A bit of navelgazing is in order by way of introduction. In the course of trying to resolve my current career crisis, which was brought on by a variety of assholiness on the home front in my alleged home state of Oregon, my dad and I have been on the phone for almost unduly long stretches discussing, among other things, my relative career prospects as a nurse and as an atttorney. He and my mom agree that I’m temperamentally better suited to the law than to nursing, partly on account of the longstanding tradition of physicians and charge nurses making shit flow downhill. They have a point. I also have a point (actually a counterpoint, if not also an Opposing Viewpoint) when I note that more than a few lawyers aren’t quite right in the head, either, as the law has more than its share of vindictive sadists and highstrung drunks. My friend Lord Wallingford, a practicing attorney and recent law grad in Washington, DC, has referred with some unease to the latter sort, which he does not consider a credit to his profession or a selling point for law school.

If there’s a Twilight Zone analog to my career destiny, it’s probably Henry Bemis, the small man with the large glasses, glasses that are broken in (you guessed it) the Twilight Zone. “You aren’t a banker, Mr. Bemis, you’re a reader! You don’t understand numbers and balance sheets, you understand words and ideas!” The law is certainly much less about numbers and more about words and ideas, very specific words and ideas, than nursing. There are very specific, circumscribed protocols in the law for pretty much every sort of argument that one might wish to make, including specious, underhanded arguments that opposing counsel and his client are goddamn liars and fucking assholes. In many legal matters, these are very important arguments for one or both sides to make because otherwise they wouldn’t have a case. Attorneys are just careful to use other, approved words and forms of argumentation in their ad hominem smear campaigns. They’re a lot more polished than the average layman in the presentation of their goddamn lies—I mean, alleged material misrepresentation that my client vigorously denies and that opposing counsel will not be able to prove because he in fact made no such material misrepresentation.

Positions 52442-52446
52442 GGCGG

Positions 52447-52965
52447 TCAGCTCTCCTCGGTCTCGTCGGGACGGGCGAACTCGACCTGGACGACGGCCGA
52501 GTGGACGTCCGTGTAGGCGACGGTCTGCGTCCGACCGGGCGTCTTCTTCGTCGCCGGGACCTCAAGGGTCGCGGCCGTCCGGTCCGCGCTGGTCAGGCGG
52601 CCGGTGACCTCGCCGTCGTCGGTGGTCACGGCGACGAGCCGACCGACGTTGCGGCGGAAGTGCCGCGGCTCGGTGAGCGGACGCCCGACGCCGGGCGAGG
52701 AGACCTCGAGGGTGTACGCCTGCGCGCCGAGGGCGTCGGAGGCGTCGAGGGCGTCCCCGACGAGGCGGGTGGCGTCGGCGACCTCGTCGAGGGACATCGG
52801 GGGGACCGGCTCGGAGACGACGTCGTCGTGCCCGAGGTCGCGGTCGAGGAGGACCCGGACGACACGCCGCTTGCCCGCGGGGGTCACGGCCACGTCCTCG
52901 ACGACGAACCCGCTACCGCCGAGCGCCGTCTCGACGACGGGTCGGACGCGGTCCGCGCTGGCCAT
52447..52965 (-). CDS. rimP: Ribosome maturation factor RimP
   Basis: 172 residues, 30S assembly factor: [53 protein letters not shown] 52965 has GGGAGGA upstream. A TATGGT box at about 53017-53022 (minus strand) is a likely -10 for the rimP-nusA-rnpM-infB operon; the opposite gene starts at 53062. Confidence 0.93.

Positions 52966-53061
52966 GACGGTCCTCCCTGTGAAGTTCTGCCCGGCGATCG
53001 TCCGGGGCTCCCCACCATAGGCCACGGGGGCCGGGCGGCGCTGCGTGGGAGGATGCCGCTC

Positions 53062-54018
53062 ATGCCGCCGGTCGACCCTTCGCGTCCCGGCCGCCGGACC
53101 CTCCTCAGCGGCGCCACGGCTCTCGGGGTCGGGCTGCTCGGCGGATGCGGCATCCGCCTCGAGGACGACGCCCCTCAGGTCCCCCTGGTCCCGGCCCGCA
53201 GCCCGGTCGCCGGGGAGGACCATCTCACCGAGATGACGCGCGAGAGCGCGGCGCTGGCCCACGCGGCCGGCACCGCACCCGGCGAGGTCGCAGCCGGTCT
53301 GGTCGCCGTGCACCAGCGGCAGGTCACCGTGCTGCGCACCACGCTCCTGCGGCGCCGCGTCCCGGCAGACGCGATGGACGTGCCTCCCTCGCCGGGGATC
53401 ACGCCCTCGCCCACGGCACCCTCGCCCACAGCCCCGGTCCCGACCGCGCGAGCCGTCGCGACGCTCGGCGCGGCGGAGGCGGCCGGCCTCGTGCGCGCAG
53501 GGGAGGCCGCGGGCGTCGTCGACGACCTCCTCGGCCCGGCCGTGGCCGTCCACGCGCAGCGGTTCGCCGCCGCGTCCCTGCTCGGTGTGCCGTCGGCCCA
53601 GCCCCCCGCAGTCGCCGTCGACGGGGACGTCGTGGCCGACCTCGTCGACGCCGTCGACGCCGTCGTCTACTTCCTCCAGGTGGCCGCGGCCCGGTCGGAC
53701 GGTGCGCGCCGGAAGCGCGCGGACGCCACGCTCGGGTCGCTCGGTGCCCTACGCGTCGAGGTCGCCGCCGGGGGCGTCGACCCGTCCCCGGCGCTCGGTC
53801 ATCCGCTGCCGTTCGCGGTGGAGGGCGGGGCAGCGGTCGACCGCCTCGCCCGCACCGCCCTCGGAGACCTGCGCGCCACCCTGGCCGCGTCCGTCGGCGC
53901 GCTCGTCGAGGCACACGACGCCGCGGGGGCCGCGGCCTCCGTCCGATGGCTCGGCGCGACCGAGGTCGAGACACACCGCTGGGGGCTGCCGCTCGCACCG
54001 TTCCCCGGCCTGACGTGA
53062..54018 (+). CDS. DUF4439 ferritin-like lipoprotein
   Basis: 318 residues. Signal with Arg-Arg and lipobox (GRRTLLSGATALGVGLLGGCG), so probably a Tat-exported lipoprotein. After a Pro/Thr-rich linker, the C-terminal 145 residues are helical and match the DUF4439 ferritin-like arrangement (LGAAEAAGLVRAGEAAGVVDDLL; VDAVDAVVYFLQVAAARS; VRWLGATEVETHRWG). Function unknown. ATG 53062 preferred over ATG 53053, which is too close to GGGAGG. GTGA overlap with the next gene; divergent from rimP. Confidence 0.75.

It doesn’t always have to be true to be admissible. In some circumstances it does, but in others the applicable rules are Sedge Thompson’s rules for audience true stories: legible and plausible.

It probably is easier for me to bloviate at length about arcane points of law than to chart some fat sick guy’s urinary and fecal output all day in between fruitless searches for a usable vein. On the other hand, eight hours checking off boxes indicating that said document is privileged or not privileged, as Lord Wallingford often does at his day job, might bore me even more than it bores him. I’d probably be scouting the neighborhood for a 400-pound veinless wonder in need of a central line. I guess the take-home message is that I know how to bring my own Opposing Viewpoints to the table; not too serendipitious for my present circumstances, I’d say.